1. #1
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    Default Law requires carbon monoxide detectors in homes

    Law requires carbon monoxide detectors in homes



    (single page view)
    (view as multiple pages)By Edward Mason and Chris Cassidy
    Staff writers




    Gov. Mitt Romney yesterday signed into law a requirement that all Massachusetts residents install carbon monoxide detectors in their homes.

    Known as Nicole's Law, the measure was named for 7-year-old Nicole Garafalo, who died last January from a buildup of carbon monoxide in her Plymouth home. Drifting snow from a blizzard had blocked a vent from a gas boiler, and the home did not have any carbon monoxide detectors to alert the family.

    "We've lost a lot of people to a senseless death," Danvers fire Lt. David Deluca said last night. "It's unfortunate. If we can save a life, (the new law) is a wonderful thing."

    Deluca was a friend and high school classmate of Edward Arrington, a hockey standout and coach who died in 1991 from carbon monoxide poisoning. He was hopeful the new legislation could prevent similar tragedies.

    Many people don't recognize the common household hazards that could lead to carbon monoxide poisoning, he said.

    "If they have a faulty oil burner or gas burner that they haven't repaired, it causes carbon monoxide," Deluca said. "... Not everyone loses their life, but you can get quite sick from carbon monoxide because it's a colorless, odorless gas."

    Nicole's Law requires residential buildings with enclosed parking or equipment such as boilers, hot-water heaters and furnaces to have working carbon-monoxide detectors. They must be installed within 180 days of the bill's passage, which was yesterday.

    Local fire departments are charged with inspecting homes for compliance. The inspections will happen when a property is sold or transferred, or in the course of new construction.

    Failure to comply could result in fines. There's a maximum $50 fine for violations involving a single-family home, $100 for a two-family and $150 for any building with six or fewer residential units. A violation involving buildings with more than six units incurs a $500 fine.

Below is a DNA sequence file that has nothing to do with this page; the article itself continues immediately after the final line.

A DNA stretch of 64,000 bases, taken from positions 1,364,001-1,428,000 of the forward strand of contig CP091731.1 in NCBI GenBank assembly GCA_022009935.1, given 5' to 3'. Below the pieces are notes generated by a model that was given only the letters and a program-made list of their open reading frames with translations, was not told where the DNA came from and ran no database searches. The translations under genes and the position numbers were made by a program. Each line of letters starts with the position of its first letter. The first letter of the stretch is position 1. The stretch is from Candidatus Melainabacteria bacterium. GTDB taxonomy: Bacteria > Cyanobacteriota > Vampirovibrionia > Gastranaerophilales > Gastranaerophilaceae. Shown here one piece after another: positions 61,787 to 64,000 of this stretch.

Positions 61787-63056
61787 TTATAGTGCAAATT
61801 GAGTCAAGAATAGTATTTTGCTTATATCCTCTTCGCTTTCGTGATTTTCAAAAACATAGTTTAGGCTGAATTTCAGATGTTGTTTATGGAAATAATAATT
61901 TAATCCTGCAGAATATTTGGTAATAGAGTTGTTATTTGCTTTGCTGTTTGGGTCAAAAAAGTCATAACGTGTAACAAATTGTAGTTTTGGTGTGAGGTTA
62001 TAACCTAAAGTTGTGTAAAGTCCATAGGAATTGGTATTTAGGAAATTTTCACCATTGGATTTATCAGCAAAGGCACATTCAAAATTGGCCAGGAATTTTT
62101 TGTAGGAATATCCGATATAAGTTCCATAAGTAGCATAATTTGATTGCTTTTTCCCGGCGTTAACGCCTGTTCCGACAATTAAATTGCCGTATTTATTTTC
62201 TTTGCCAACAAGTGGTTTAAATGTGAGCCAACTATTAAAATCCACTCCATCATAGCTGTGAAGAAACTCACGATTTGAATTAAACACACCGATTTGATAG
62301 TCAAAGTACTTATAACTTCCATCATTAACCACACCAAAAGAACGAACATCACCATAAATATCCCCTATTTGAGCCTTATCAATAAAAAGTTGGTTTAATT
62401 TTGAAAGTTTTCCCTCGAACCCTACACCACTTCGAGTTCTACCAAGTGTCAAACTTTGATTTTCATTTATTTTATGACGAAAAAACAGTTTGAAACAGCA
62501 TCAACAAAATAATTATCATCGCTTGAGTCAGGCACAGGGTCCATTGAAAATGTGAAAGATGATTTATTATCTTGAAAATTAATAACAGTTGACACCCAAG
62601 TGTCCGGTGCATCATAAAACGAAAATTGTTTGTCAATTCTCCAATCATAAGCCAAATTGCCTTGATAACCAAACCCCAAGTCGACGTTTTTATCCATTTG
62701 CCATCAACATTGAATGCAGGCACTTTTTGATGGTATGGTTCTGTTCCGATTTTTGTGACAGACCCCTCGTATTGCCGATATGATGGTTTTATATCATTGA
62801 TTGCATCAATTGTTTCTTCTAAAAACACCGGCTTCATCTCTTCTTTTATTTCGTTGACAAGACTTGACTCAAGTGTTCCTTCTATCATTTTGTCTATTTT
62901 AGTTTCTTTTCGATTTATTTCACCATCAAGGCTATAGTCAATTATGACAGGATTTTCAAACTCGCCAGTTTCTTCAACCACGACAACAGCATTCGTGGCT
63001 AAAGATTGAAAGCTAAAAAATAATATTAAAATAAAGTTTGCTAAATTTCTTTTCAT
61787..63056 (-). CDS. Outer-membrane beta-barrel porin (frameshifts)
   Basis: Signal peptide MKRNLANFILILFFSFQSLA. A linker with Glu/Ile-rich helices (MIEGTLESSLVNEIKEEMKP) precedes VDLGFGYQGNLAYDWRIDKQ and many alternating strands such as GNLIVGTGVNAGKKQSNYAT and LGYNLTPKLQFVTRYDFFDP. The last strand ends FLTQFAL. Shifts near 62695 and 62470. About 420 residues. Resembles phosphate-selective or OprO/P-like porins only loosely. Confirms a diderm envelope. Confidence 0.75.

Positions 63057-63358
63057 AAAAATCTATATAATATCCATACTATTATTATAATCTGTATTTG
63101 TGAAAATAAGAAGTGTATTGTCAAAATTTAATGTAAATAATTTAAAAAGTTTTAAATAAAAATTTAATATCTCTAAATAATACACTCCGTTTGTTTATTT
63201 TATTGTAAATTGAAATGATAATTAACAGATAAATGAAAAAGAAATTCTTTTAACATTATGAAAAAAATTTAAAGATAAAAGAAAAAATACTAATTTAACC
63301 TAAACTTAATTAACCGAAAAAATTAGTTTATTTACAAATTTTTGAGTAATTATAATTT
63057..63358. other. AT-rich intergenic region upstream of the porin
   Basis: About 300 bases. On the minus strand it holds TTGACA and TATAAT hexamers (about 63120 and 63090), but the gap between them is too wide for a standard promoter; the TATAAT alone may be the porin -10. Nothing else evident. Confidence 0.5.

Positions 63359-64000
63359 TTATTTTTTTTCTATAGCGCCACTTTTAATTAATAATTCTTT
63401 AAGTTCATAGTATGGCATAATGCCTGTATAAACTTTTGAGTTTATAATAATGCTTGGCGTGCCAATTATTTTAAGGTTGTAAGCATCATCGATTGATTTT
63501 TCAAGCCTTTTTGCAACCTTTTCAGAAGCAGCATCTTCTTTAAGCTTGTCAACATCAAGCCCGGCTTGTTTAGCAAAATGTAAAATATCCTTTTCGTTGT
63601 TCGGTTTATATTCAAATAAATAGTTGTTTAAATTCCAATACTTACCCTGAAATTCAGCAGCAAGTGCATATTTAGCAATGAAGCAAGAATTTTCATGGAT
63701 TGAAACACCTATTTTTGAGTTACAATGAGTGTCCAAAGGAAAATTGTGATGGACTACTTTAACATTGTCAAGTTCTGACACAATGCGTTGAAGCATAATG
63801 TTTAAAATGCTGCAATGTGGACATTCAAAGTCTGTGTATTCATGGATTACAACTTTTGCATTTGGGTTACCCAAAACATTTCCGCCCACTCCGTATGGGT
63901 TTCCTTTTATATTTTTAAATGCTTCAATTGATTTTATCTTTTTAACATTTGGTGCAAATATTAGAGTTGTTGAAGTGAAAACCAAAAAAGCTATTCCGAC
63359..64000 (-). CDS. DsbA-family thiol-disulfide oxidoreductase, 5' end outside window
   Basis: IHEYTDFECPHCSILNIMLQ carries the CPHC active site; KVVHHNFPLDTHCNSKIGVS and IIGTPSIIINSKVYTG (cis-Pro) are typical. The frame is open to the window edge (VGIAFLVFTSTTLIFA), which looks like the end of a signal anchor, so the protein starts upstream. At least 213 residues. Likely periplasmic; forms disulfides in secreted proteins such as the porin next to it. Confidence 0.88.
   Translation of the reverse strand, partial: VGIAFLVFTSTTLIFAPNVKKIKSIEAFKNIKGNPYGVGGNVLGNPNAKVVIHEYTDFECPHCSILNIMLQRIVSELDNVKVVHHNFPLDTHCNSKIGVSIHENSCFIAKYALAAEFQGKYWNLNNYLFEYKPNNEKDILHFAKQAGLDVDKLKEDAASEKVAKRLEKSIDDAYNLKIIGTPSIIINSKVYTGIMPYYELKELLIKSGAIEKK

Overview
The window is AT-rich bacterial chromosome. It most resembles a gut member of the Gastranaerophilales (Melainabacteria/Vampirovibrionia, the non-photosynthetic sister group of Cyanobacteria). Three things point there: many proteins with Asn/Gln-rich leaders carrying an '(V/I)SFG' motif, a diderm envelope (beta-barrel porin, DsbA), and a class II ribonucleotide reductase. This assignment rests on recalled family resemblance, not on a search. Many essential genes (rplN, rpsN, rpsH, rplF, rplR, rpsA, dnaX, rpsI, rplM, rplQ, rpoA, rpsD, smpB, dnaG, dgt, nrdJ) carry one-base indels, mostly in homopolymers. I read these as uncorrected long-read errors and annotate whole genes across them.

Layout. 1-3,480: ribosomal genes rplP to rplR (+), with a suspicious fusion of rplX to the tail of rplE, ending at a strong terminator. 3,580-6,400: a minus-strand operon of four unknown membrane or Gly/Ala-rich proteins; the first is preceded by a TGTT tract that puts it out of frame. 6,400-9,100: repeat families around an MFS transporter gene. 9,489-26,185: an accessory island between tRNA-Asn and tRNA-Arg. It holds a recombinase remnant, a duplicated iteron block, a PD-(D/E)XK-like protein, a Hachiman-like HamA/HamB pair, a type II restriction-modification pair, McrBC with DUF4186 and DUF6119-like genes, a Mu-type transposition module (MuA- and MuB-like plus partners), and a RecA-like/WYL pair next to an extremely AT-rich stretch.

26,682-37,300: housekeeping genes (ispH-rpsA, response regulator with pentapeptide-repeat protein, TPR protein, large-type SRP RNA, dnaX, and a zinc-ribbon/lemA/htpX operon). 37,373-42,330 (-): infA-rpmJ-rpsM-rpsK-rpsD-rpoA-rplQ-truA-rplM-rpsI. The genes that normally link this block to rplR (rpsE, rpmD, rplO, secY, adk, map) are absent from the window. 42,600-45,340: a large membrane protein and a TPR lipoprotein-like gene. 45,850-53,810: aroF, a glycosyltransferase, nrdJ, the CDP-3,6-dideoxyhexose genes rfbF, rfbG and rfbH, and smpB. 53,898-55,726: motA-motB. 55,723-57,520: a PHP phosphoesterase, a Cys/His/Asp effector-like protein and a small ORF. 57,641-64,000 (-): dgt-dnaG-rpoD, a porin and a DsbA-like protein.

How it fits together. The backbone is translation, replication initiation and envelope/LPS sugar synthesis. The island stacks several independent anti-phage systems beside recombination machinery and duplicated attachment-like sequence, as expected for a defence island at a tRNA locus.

There were 3,000 carbon-monoxide-related incidents in Massachusetts in 2003, according to the Romney administration, even though the detectors are relatively inexpensive at less than $50.

    The dangers of carbon monoxide come up every winter. The odorless and colorless gas is produced by furnaces, stoves, water heaters and idling cars. It is often called a "silent killer" because the symptoms of carbon monoxide poisoning headaches, fatigue and nausea are often mistaken for the flu.

    But every year in the United States, more than 200 people die from carbon monoxide poisoning produced by fuel-burning appliances, according to the Centers for Disease Control. Thousands go to hospital emergency rooms for treatment.

    Still, the majority of homes in Massachusetts do not have carbon monoxide detectors.

    The new law has a local connection: State Rep. Theodore Speliotis, D-Danvers, also a friend of Arrington's, separately campaigned for legislation that would reduce the chances of carbon-monoxide poisoning. The law that passed was very similar to the one he proposed.

    "We were all very saddened when we lost him in Danvers," Speliotis said. "This can occur in Plymouth, but it can occur anywhere."

    But not everyone is happy. Speliotis said his office received strong opposition from those in the construction industry, both small and large contractors, because of the increased costs the law would add to projects.


    Carbon monoxide detectors

    The state fire marshal's office recommends the following:

    * Place carbon monoxide detectors on every floor and outside bedrooms.

    * Do not place detectors in a garage or furnace room or near the stove or fireplace.

    * Make sure the detector is approved by a testing institute, such as Underwriters Laboratory (UL).
    I dont suffer from insanity, I enjoy every minute of it.

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    Good law to have, we've had it in New Jersey for a while now and it is definately making the state safer as far as im concerned.

    I just bought a house in Tennessee and I dont believe its a law there because upon checking the house out after closing noticed there wasn't a single smoke or co detector in the house. That kind of aggrivated me because now i had to spend another buck and half on detectors that should have been there. Better safe than sorry though so i definately didn't mind the expense too much.
    Doug Velting Jr
    President Cassville Volunteer Fire Co
    dougvelting@fireexec.com
    www.cassvillefire.org
    Fire Exec .com

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    I'm all for it!

    I like the fact that existing structures must be brought into compliance as well, not just new construction.

    If it saves only one life, its value is immeasurable!




    Kevin
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    "Fir na tine"

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